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Photon - h/(lamda * c)

  1. Mar 18, 2008 #1


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    I red in web side " The photon has mass " Is that real ?

    and what about

    m = h / lamda * c
  2. jcsd
  3. Mar 18, 2008 #2


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    Hi, welcome to PF.

    There is indeed a certain energy assigned to the photon, which is related to its frequency [itex]\omega = 2\pi\nu = 2\pi c / \lambda[/itex] by
    [tex]E = \hbar \omega = \frac{h}{2 \pi} \omega = \frac{h c}{\lambda}[/tex]
    When we invoke the famous [itex]E = mc^2[/itex], the equivalence between energy and mass, we can indeed think of this energy as representing a mass
    [tex]m = \frac{E}{c^2} = \frac{h}{\lambda c}[/tex]

    The "rest" mass is usually defined by
    [tex](m_0c^2)^2 = E^2 - (\vec p c)^2 [/tex]
    where p is the (three)-momentum. If we take this momentum to be [itex]\vec p^2 = m^2 \vec v^2 = (m c)^2 = (h / \lambda)^2[/tex] then this formula gives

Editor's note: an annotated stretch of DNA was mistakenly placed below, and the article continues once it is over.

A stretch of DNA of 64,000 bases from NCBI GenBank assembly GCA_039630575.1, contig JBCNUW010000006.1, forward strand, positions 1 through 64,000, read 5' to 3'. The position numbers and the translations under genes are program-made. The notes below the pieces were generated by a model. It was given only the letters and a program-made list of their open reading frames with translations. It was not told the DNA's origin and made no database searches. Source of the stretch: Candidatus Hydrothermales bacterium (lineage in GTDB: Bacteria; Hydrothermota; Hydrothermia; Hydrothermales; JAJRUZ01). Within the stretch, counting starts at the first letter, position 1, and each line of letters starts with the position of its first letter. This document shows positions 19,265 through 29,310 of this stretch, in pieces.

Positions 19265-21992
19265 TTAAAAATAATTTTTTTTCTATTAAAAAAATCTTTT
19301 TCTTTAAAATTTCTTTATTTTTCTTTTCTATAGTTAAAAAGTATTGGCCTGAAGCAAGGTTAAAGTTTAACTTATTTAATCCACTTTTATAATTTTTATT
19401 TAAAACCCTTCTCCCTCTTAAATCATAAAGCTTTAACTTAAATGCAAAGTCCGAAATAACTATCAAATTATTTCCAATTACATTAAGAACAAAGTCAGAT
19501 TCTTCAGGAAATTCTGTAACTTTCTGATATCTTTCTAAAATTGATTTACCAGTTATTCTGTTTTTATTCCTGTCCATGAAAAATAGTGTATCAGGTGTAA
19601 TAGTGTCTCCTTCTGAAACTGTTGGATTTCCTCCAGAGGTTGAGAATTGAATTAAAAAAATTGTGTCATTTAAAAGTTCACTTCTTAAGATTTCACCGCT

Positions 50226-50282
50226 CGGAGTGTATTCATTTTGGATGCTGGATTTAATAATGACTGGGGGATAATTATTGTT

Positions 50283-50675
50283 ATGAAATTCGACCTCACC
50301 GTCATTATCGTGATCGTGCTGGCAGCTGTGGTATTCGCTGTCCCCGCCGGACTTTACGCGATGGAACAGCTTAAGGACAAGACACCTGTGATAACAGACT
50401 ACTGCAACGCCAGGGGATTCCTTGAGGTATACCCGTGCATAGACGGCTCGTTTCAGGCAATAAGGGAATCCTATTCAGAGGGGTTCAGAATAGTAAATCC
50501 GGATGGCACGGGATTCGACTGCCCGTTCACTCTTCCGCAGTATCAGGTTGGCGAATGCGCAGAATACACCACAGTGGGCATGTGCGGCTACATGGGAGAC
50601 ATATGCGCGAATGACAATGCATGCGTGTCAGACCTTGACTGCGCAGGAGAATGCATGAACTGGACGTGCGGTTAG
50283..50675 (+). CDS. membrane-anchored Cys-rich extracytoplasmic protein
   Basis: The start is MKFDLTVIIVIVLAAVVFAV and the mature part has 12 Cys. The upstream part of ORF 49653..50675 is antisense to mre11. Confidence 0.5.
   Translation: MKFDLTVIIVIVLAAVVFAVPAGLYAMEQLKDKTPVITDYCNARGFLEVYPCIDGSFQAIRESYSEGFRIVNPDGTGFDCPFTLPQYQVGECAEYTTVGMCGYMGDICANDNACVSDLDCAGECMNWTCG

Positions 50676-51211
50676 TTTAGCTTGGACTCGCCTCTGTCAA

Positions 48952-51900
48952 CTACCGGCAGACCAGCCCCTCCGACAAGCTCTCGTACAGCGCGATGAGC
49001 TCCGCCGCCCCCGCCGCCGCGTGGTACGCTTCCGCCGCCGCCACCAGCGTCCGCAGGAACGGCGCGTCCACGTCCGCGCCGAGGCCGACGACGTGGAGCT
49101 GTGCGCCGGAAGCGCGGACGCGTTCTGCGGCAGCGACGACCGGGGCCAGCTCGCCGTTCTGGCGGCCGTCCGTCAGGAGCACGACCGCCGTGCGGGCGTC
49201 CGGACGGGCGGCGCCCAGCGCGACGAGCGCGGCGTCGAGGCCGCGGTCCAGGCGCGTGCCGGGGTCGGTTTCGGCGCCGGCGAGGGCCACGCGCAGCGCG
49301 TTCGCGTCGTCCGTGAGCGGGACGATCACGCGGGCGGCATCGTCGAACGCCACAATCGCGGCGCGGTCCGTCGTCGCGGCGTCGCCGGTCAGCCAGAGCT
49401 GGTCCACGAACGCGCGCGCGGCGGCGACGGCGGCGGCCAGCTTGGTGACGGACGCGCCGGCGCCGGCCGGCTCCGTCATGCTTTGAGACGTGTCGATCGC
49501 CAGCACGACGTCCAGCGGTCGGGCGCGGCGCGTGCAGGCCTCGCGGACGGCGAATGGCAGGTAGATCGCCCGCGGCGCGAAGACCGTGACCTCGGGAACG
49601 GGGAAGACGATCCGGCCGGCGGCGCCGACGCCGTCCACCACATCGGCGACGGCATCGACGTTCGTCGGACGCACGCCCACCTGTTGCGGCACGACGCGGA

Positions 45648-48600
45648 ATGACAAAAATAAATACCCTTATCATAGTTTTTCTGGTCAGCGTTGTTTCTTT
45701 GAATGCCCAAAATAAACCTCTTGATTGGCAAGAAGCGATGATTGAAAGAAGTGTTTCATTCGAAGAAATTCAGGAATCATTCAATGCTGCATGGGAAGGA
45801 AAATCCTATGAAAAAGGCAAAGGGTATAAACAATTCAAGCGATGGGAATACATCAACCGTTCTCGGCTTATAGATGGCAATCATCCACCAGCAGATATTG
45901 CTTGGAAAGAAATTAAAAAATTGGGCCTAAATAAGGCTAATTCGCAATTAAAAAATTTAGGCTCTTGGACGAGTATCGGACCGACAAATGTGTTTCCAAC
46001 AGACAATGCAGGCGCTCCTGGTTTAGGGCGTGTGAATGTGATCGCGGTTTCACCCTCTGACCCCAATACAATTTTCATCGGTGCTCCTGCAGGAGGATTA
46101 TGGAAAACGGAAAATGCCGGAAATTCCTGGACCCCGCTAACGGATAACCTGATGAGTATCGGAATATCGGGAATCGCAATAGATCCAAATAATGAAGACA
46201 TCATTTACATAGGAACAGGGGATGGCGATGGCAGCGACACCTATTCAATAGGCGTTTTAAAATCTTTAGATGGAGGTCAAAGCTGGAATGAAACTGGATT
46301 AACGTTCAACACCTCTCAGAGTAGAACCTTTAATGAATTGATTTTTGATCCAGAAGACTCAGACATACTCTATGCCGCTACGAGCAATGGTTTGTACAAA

[tex](m_0c^2)^2 = (h c / lambda)^2 - (h c / lambda)^2[/tex]
    so [itex]m_0 = 0[/itex]. It should, because no massive particle can travel faster than light.

    These considerations are important in processes such as pair production and annihilation, where conservation of 'mass' (= energy) must hold.
  4. Mar 23, 2008 #3


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    Thank you compuchip

    You gived to me what I want
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